Our Science – Varticovski Website
Lyuba Varticovski, M.D.
Our work has been focused on drug development, mechanisms of synergy and antagonism using combination of molecular targeted agents and conventional chemotherapies, and drug resistance. In the last several years, cancer stem cells have been identified as a subpopulation of cells responsible for tumor recurrence and drug resistance. Substantial effort towards isolation of cancer stem cells has led to the identification of tumor-specific markers, but characterization of these cells and mechanisms of their resistance to drugs has been largely descriptive. We came to appreciate that in order to develop effective therapies for cancer stem cells, we need a better understanding of stem cell biology and specifically regulation of stemness and differentiation. While gene expression profiling is the end result of multiple processes, the accessibility of transcription factors (TFs) to DNA ultimately controls stemness, reprogramming and differentiation. The LRBGE has pioneered global unbiased landscape analysis of the accessible genome (i.e., all sites in the genome that are accessible to TFs at any time) by combining DNase I hypersensitivity assays with deep sequencing (DHS-seq). In-depth bioinformatic annotation of DNase I accessible sites to all known human and mouse genome sites provides an unbiased view of changes in accessibility for all regulatory elements in any cell type at any given time. This is a powerful tool for identification of novel sites in distant and proximal enhancers and promoters of epigenetic changes that mark stemness and differentiation. We focused on establishing the landscape of all accessible genome in cell lines that are enriched in cancer stem cells and are resistant to conventional chemotherapeutic agents, as well as osteogenic differentiation of inducible pluripotent cells (iPS) cells derived from normal individuals and patients with inheritable disorders, such as osteogenesis imperfecta (OI). Gene replacement therapy using these cells may save many lives and provide an unlimited source of stem cells for regenerative therapy.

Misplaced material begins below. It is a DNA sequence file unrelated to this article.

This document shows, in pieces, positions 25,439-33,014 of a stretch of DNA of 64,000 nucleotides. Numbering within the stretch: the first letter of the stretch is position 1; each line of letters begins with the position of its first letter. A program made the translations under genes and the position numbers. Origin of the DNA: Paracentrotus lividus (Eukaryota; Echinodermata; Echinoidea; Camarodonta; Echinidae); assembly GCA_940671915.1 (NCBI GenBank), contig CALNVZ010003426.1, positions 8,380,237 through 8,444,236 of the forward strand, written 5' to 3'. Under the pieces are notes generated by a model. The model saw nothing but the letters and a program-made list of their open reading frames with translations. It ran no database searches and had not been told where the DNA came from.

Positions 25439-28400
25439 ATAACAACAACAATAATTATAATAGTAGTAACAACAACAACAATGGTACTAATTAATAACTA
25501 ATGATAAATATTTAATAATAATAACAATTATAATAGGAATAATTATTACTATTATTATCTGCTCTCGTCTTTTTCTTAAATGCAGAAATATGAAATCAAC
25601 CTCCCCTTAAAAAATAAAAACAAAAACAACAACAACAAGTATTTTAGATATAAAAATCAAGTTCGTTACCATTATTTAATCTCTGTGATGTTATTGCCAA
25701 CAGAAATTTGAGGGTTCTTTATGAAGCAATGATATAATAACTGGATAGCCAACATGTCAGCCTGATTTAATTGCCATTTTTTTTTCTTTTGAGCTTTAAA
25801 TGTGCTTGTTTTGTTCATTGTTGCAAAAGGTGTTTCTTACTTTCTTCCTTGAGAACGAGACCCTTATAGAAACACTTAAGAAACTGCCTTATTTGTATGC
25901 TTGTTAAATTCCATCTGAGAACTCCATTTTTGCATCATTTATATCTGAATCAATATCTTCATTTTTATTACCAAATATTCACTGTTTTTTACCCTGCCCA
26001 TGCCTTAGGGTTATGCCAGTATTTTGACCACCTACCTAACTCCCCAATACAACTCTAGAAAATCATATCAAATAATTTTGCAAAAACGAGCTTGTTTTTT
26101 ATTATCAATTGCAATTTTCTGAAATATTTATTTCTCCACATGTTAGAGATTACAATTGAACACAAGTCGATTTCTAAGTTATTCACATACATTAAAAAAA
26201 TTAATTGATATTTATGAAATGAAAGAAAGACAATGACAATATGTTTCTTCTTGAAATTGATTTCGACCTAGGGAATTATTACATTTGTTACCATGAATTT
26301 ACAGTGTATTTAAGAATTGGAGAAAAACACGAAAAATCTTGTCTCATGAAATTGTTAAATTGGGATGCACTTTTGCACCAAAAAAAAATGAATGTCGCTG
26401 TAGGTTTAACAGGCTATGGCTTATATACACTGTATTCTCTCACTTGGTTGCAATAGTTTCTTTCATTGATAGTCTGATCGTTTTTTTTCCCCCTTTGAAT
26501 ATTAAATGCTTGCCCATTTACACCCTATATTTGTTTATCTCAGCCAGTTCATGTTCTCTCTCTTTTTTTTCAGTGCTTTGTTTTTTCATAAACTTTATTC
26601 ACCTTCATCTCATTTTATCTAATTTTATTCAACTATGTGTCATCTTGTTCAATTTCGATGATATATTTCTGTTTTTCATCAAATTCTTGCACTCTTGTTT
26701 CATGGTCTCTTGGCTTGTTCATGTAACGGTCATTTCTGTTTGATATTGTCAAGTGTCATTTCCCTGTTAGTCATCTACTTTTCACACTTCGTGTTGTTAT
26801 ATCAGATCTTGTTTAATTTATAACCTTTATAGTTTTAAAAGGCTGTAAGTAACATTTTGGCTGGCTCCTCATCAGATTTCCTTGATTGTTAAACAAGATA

This page was last updated on 3/5/2013.